Astronomy and Astrophysics 12/2012; · 5.08 Impact Factor
  • V. Prat, F. Lignières
    [Show abstract] [Hide abstract]
    ABSTRACT: Macroscopic and turbulent motions created by rotation can significantly affect internal structure and evolution of stars in a way that is currently not well understood. In particular, turbulent mixing coefficients that are currently taken into account in many stellar evolution codes have been derived on phenomenological arguments and have not been tested through numerical simulations or laboratory experiments. Our purpose is to test the vertical turbulent diffusion coefficient generated by radial differential rotation of Zahn (1992) with 3D local direct numerical simulations of stably-stratified homogeneous stationary sheared turbulence. To reach the high thermal diffusivity regime found in stellar radiative zones, we use an asymptotic development of the Boussinesq equations in the domain of the small Péclet numbers. We present the results of simulations performed at different turbulent Péclet numbers (including one within the small-Péclet-number approximation). These results show that the form of the vertical turbulent diffusion coefficient initially proposed by Zahn is valid for Péclet numbers smaller than one. We also give a first quantitative estimate of this coefficient through numerical simulations.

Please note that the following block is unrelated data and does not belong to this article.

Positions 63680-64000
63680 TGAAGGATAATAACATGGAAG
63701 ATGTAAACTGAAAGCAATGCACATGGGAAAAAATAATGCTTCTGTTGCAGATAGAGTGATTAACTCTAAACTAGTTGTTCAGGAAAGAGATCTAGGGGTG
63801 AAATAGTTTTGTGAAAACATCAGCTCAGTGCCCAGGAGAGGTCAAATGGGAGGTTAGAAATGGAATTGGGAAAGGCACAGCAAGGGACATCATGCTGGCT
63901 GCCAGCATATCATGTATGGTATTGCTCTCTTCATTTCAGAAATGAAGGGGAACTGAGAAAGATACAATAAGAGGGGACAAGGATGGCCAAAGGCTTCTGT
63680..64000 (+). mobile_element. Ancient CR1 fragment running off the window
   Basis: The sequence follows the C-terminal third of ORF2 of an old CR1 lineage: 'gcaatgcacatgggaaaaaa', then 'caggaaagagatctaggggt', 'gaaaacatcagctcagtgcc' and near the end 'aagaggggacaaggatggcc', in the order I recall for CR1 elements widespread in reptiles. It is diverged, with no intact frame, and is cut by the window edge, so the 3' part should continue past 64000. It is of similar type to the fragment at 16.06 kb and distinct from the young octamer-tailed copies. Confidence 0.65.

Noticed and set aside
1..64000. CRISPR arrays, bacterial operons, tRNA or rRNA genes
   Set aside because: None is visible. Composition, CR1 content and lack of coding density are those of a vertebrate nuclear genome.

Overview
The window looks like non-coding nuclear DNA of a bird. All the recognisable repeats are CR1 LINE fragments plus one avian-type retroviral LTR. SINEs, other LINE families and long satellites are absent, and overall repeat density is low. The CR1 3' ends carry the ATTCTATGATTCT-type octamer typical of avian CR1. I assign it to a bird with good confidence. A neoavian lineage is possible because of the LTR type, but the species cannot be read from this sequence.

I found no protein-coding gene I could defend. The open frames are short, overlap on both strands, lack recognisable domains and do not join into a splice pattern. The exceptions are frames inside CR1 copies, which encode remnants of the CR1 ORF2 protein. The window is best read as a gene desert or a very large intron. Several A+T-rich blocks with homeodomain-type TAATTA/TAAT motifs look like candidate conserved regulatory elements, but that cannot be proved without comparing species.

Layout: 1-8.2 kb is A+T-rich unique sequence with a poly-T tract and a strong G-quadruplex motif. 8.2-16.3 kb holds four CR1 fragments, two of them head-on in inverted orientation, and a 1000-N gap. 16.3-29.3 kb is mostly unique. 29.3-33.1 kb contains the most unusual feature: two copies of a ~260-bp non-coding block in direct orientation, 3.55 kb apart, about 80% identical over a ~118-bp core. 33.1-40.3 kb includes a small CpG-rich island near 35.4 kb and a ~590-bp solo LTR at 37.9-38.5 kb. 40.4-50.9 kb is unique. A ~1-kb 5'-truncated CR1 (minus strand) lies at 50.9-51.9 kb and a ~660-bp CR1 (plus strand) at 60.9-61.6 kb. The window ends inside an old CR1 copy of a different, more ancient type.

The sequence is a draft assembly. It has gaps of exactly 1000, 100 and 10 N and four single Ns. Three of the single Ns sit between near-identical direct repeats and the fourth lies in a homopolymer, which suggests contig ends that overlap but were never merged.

12/2012;
  • [Show abstract] [Hide abstract]
    ABSTRACT: Rotation makes oscillation spectra of rapidly rotating stars much more complicated. Hence, new strategies need to be developed in order to interpret such spectra. In what follows, we describe how multi-colour photometric mode visibilities can be generalised to rapidly rotating stars, while fully taking into account centrifugal deformation and gravity darkening. We then go on to describe some first results as well as a strategy for constraining mode identification.
    12/2012;
  • Source
    [Show abstract] [Hide abstract]
    ABSTRACT: We present complete 2D computations of g-modes in distorted polytropic models of stars performed with the Two-dimensional Oscillation Program (TOP). We computed low-degree modes (ℓ =1 modes with radial order n = -1,…,-14, and ℓ = 2, 3 modes with n = -1,…,-5 and -16,…,-20) of a non-rotating model and followed them by slowly increasing the rotation rate up to 70 % of the Keplerian break-up velocity. We use these computations to determine the domain of validity of perturbative methods up to the 3rd order. We study the evolution of the regularities of the spectrum and show quantitative agreement with the traditional approximation for not too large values of the ratio of the rotation rate to the pulsation frequency. We also show the appearance of new types of modes, called “rosette” modes due to their spatial structure. Thanks to the ray theory for gravito-inertial waves that we developed, we can associate these modes with stable periodic rays.